1200x700 a zrunning | Biogen SA | Do you speak running? An A-Z of running terms

Runners are a community of passionate individuals who love to constantly push their physical limits by running faster or farther

or simply enjoy getting outdoors for a group run with likeminded people for some social banter coupled with fitness, health and weight-loss benefits.

No matter why you choose to run, spend enough time with runners and you’ll realise that they have their own vocabulary, with different words and phrases commonly used among runners at every level.

Ensure you can understand and speak the running lingo with this A-Z glossary of common running terms:

A table along a race route that supplies food and drinks in the form of energy drinks and water, usually in sachets or in plastic cups.

The printed sheet you receive with your race pack that carries your race number (also called your bib number) used to identify each runner in a race. Bids today also carry an RFID chip to track runners through the timing mats. Some race bibs also carry the runner’s name, which helps spectators and supporters spot their athlete or allows by-standers to shout support at individual athletes.

The number of steps a runner takes per minute. The recommended average is 180 steps per minute (90 on each leg), with higher cadences common among faster runners, especially over shorter distances.

An acronym for Did Not Finish a race. This can happen for various reasons, like an injury, missing a time cut-off along the route (common in ultra-marathons and trail runs), or a lack of adequate preparation for the race.

Including easy runs in your weekly routine is vital for a balanced training plan to support recovery an avoid overtraining. Easy runs are typically a run at a comfortable pace with a heart rate that remains below 140 beats per minute.

Your foot strike is how and where your foot hits the ground. The three strike patterns include heel strike, mid-foot strike and forefoot strike. Most runners strike with a combination of strike patterns during different runs, with the recommended option a mid-foot strike, especially during faster runs. The important aspect to keep in mind is ensuring your feet strike the ground under your hips rather than out in front of you, which is considered over-striding.

Many runners carry energy gels with them during long runs and races for an immediate source of carbohydrate-based energy and other ingredients like electrolytes to fuel their effort and replenish glycogen stores.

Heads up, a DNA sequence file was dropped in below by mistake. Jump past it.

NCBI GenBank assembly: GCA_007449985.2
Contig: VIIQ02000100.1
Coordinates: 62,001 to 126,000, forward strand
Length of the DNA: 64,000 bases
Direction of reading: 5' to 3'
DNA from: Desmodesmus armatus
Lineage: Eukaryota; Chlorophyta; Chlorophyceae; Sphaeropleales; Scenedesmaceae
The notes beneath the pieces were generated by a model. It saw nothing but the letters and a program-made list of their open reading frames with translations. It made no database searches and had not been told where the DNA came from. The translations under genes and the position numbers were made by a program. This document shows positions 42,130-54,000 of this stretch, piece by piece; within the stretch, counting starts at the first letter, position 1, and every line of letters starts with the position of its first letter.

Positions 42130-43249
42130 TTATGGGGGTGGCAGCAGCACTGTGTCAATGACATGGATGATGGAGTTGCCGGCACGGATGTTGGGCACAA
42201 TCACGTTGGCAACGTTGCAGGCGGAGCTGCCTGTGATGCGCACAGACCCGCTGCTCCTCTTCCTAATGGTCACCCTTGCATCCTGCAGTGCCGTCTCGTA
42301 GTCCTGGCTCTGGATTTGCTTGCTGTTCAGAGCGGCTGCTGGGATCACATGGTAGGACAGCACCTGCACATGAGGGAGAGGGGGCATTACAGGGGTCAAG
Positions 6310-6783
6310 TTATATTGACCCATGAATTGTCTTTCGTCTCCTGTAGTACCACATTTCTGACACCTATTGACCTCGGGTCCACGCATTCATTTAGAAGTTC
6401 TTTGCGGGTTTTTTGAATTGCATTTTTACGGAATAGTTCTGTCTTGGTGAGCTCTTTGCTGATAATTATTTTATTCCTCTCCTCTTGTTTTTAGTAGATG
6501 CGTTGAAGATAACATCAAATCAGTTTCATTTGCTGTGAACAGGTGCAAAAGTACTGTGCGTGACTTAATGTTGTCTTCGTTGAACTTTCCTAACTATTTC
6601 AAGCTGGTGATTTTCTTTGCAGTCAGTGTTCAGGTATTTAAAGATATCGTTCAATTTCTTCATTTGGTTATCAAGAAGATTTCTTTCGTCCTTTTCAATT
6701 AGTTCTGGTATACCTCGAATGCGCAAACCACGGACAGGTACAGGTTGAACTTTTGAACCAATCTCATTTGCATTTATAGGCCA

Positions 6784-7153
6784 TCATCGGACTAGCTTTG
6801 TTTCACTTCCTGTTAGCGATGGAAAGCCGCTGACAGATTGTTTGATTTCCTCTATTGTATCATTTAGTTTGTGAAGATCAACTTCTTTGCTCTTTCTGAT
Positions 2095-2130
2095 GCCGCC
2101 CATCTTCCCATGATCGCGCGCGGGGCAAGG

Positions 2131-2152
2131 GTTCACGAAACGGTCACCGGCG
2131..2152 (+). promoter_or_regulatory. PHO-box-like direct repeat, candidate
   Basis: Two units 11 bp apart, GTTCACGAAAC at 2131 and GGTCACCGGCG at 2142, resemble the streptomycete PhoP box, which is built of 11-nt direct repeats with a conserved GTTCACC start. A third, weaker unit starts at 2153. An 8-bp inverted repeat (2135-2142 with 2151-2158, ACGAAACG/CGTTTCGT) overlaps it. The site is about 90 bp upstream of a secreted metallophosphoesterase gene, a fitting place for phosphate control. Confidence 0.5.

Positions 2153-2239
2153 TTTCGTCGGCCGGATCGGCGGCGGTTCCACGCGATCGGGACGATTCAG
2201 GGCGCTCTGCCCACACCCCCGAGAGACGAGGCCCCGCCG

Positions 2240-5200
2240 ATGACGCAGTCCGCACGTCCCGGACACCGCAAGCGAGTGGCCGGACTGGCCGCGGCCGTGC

A type of workout where a runner repeatedly runs up a hill at speed to build strength and power, and jogs back down for active recovery before the next repeat.

A running workout that alternates between intervals of high-intensity running followed by a short rest period or a lower-intensity active recovery interval.

Junk miles are typically the extra kilometres a runner does without a clear focus or intent. This could include extra mileage to simply hit an arbitrary round figure for the week, or a run without any consideration given to intensity or structure – miles for the sake of miles.

Planned easy and recovery runs are not considered junk miles as they serve a specific purpose when performed at the correct intensity. However, you could consider easy runs performed in zone 3 instead of zone 2 (read about zones below) as junk miles. Similarly, extra hard runs that might fall outside your weekly planned sessions that have no structure are also wasteful efforts that do more harm than good.

The standard measure of distance used in countries that adopt the metric system to quantify distance. Common race distances include 5 km, 10 km and half marathons (21.1 km).

An acronym for Long, Slow Distance. Usually used in the context of the weekly long run, which runners typically do at an easy and comfortable pace to boost fitness and stamina by spending more time on their legs.